Originally published in Castine Patriot, January 3, 2019 and The Weekly Packet, January 3, 2019
Ralph Chapman reflects on eight years in the Maine House
by Anne Berleant
A scientist and a legislator elected to four consecutive terms in the Maine House, Brooksville resident Ralph Chapman ended his final days representing District 133—Blue Hill, Brooklin, Brooksville, Castine, Sedgwick and Surry—as a member of the Green Independent Party after leaving the Democratic Party in mid-2017.
Chapman ran for office, and handily won re-election three times by margins of 10 to 15 percent, as a Democrat, but his years in state politics led to increasing disillusion with party politics.
“The wisdom of a citizen legislature is that a richness of viewpoints, experiences and expertise can be drawn upon in the formation of public policy,” he told Penobscot Bay Press as a candidate in 2010. But Chapman’s eight years as a state representative changed him, he said, and “all those changes are not necessarily for the better.”
“I’m in a healing mode,” he added with a smile.
Basically, the legislature was “more corrupt than expected” when he first walked into the State House in Augusta. He fell out with his caucus early. “I didn’t accept loyalty as the primary mode of operation, and since I refused to be told how to vote, I was outcast. It’s a loyalty-based bullying culture, which was a disappointment and a source of frustration.”
While Chapman supported and sponsored legislation leading to local food sovereignty, prison reform, education reforms and more, he said he doesn’t “concentrate on the successes of the legislature because my mindset is problem-solving.”
One issue Chapman hoped to address was metal mining. A resident of Brooksville, home to the ongoing Superfund site at the former Callahan Mine, and a neighbor to Blue Hill, site of the former Kerramerican Mine, Chapman worked to pass legislation that would prohibit groundwater contamination from metal mining.
“The reason why I ran for office was to bring the tools of science to bear. That was a spectacular failure with regards to the metal mining issue,” he said. Both Democrats and Republicans “chose to ignore the science and pass legislation to allow permanent, unremediable groundwater contamination of toxic heavy metals and acids, thereby opening the state to the same problems it’s had with [Callahan and Kerramerican] mines.”
Over his four terms, Chapman said he witnessed civility decline in the legislature “as it has society wide,” and less bipartisan effort on one of the legislature’s biggest jobs: crafting and passing the state’s biennial budget.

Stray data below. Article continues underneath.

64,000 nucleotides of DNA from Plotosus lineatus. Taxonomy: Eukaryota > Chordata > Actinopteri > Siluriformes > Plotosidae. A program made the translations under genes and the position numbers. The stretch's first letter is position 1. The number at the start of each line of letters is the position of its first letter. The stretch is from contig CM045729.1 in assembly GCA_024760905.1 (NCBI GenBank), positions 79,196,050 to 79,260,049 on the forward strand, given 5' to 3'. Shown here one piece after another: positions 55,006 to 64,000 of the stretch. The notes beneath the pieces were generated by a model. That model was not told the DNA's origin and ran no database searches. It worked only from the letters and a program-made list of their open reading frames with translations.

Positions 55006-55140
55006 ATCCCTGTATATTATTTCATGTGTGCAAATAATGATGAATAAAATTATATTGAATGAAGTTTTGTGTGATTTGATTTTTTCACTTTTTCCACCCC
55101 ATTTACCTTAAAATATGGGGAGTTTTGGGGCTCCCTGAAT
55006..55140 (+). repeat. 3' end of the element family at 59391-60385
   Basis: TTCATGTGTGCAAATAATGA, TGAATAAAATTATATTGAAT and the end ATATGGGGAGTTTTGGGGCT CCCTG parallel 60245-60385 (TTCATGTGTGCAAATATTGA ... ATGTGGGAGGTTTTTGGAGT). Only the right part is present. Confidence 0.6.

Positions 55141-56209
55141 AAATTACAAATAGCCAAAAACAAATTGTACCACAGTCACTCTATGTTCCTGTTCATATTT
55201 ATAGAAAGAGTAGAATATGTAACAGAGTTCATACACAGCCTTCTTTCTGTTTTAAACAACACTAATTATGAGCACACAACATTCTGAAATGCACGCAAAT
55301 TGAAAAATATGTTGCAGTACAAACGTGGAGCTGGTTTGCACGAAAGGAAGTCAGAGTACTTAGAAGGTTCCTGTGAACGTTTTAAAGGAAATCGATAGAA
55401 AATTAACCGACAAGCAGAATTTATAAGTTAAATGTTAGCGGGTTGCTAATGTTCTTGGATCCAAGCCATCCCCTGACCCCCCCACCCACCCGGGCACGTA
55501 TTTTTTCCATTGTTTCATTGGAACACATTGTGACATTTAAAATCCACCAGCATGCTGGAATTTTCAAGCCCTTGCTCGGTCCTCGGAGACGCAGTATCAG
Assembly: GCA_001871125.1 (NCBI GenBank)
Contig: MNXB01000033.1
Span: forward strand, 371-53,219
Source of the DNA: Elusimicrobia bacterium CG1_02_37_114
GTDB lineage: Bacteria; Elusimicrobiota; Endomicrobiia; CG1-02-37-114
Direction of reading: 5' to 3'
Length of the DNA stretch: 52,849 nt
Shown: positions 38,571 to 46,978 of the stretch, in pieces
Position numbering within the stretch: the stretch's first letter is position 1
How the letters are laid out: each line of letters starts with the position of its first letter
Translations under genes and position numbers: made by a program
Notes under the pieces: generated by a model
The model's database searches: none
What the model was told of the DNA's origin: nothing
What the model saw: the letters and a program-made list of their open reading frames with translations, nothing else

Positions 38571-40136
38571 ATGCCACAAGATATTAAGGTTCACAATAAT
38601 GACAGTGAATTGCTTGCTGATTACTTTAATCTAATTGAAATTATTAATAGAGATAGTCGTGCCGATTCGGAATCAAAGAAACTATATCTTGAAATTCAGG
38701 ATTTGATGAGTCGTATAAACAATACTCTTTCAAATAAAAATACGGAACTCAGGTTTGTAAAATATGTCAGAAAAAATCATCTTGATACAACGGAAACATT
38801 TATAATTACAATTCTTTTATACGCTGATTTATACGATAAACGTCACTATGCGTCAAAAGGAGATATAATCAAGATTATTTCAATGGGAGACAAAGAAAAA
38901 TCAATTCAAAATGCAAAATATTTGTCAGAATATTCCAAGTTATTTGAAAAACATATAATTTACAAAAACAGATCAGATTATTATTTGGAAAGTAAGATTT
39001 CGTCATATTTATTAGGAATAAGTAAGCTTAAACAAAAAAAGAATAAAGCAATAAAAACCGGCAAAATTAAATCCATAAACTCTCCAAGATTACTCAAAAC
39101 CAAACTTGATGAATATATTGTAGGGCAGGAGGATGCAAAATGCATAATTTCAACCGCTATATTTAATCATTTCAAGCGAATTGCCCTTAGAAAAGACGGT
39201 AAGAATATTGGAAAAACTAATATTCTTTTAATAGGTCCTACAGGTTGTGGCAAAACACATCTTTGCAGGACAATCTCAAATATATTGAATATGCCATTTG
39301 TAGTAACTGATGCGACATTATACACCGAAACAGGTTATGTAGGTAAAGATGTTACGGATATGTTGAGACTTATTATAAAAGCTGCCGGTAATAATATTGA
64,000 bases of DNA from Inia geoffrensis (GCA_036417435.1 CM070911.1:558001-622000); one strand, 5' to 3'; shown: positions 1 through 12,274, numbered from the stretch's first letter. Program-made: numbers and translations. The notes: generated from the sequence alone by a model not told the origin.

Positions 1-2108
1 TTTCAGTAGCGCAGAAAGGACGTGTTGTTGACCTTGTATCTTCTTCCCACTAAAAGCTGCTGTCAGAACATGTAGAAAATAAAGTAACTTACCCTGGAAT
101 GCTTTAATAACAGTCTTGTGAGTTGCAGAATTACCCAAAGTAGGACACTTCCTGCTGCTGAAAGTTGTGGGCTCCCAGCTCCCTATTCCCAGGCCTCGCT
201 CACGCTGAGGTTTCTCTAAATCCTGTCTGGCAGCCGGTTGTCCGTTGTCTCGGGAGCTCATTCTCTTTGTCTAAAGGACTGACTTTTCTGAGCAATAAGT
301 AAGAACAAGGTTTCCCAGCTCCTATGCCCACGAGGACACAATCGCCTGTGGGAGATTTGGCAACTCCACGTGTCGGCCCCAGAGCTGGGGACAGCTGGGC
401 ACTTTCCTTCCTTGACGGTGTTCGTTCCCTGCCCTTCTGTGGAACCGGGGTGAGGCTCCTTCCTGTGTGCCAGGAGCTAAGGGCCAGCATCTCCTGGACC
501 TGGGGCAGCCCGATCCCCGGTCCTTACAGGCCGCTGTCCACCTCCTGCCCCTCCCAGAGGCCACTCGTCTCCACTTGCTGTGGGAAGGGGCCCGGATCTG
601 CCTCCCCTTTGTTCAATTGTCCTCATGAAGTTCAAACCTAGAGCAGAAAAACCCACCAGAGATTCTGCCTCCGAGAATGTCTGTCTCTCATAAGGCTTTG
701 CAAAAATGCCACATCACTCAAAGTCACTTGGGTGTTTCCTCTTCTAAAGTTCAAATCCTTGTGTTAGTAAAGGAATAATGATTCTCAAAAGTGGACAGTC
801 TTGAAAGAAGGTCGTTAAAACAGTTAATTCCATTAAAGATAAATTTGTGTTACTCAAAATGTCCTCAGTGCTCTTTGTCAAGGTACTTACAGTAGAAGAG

“In my first couple of terms, the appropriations committee reported a unanimous bill for the biennial budget,” he said. “All discussion was handled in committee [and everyone] came out equally unhappy with it.”
By the 127th legislature, which convened in 2016, the budget cycle had turned “disastrous,” and, with the governor freely using his veto power, “the only things that could pass were those that could override the veto with a two-thirds [House and Senate] vote. That is the reason, in my opinion, why the legislature didn’t get much done.” Chapman sees the increase in citizen referendums as a direct result of this.
But none of his experiences made him regret serving the maximum four consecutive terms, he said.
“At the end of my second term I had a hard time deciding to run for a third,” he said. “If you leave when you don’t have to, what’s the reason you’re leaving?” In the end, a sense of responsibility to citizens “to get the work done” proved stronger than any “personal desire to get out of a bad job.”
He continued: “I’ve learned a great deal. One of my expectations, which was false, was that I’d find half of the legislature disagreeable, [but] 95 percent of my colleagues are decent and well-meaning and sincere people. One should be encouraged by that….It’s not because we have bad people that our government isn’t working well.”
Chapman encourages participation in state and local government in all forms, from voting to running for office.
“The leaders of our community might not necessarily be elected officials [but] are amongst us and all of them are the quiet, self-effacing behind-the-scenes, hardworking folks getting things done and inspiring others to get things done.”